Pros: I have more control when I take the floor, and I feel less nervous about standing up. I know that my words and performance are well-chosen and designed to achieve my goal. I am far less likely to strike a false note.
Cons: I have less freedom to improvise if I have rigidly planned and made no allowances for the unexpected. I may sound less fluent and natural (though this can be overcome with rehearsal).
This option works well for a planned ceremonial speech, keynote or work or academic presentation, in which you take the floor and don’t share it.
That’s how I like to prepare a speech. But sometimes, it’s not that easy, or I simply don’t have time. In that case, I’m more likely to:
Plan, write notes and rehearse
This option is good for when you know the main points you need to cover, but you don’t have time to learn an entire speech. It’s like planning for an essay in an exam: you don’t want to waste time memorising a whole essay, especially if the question turns out to be different than what you expected.
Instead, you focus on the important bits. You think about what you need to say, what you’d like to say and in what approximate order.
Then you write your bullet points. You can pop them on a card if you want that extra bit of security.
Next, you rehearse. Focus on the points you wrote down. Learn them. Some people memorise important points by writing them down, over and over. Others put them to music, a little tune or rhythm in their mind, to aid recall. Then look at them one by one and practise what you’ll say to address each point. Each time you rehearse a point, you’ll use slightly different language and that’s fine. There are a hundred ways to say something, and if you practise a lot, you’ll be fluent no matter which words come to mind on the day.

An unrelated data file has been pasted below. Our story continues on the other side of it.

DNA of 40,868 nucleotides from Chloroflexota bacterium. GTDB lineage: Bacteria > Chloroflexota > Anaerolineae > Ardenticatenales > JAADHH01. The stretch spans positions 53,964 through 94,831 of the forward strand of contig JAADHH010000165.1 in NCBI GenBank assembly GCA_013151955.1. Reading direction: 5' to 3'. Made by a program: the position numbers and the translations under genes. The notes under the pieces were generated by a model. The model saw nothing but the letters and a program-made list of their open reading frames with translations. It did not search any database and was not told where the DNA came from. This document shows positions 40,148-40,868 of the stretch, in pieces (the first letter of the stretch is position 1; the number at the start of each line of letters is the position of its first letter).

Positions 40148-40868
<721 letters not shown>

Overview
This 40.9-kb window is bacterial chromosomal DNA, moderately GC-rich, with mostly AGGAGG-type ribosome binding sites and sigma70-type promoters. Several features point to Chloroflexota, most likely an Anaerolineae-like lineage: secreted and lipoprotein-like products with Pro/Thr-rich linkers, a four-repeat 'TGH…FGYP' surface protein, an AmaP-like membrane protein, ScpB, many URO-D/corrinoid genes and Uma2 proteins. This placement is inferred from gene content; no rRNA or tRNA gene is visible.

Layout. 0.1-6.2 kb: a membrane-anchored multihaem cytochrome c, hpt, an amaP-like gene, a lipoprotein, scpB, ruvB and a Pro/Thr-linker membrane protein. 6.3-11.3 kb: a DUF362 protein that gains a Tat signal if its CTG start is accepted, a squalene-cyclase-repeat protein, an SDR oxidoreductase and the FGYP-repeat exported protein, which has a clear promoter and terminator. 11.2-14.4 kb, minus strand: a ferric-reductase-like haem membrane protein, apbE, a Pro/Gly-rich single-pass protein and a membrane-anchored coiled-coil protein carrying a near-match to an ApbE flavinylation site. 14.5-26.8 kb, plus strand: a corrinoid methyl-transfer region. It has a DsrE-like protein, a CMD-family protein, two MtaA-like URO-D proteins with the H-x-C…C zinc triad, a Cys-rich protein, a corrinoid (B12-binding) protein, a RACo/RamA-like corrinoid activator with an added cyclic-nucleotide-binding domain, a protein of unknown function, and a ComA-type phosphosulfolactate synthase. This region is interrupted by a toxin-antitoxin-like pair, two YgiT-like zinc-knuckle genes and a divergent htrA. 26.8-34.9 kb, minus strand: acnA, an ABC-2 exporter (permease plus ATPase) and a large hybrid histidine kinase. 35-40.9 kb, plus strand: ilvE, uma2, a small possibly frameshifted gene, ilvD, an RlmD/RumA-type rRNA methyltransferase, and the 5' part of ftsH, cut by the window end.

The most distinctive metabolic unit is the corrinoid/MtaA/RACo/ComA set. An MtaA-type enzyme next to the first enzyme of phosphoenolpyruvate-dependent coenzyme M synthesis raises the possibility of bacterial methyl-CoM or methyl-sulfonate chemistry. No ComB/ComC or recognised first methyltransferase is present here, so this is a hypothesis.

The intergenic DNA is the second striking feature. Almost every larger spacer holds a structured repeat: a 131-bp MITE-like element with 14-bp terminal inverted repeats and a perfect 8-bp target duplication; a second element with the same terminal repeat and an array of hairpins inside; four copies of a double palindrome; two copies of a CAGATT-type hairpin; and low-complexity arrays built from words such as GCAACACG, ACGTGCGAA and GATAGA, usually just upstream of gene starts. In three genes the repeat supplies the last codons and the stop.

Pros: If you are a natural performer who still wants to hit the right notes, this gives you a good mixture of freedom and control. You can still be yourself and react to the room and the unexpected, with the benefit of knowing where you’re going and what you need to accomplish.
Cons: It’s easy to get side tracked, to start waffling on or to use language that detracts from your message.
This is a great way to practise for a job interview, panel interview, radio interview, or any other occasion where you might be questioned and cannot completely control your message’s delivery.
But there’s one other way to deliver a speech, and that’s:
Make it up as you go along
This one I wouldn’t recommend for a formal speech or presentation. But hey, sometimes you have no choice in the matter. You might be asked to speak on a subject at a work meeting, completely without warning. You might feel strongly about an issue at a community meeting and decide to voice your concerns.
Impromptu speaking is an art form and one that very few can do well without considerable practice. That’s the key, really. The more you practise forming well structured and fluent speeches off the cuff, with great word-choice and deliberate use of pace and tone, the better you get. I’ll discuss this more in another post, but for now, bear this in mind. Speaking off the cuff for ten minutes requires exactly the same preparation and skill set as speaking for one minute or thirty seconds. Once you’ve mastered the basics, there’s nothing to stop you in any situation.
Pros: If you can do this well, you look damn good! You will be welcomed anywhere as an entertaining, engaging and fluent speaker.
Cons: If you can’t do this well, you will look and sound dreadful. People will wish they’d never asked you to speak. You will wish the same thing. Talkative people are often confused for good speakers. They are not the same thing. You may have an amazing message, but if you can’t deliver it well, it will be lost and you will be left wondering what on earth went wrong.
What kind of speech planner are you? What are the pros and cons, in your opinion? Comment below.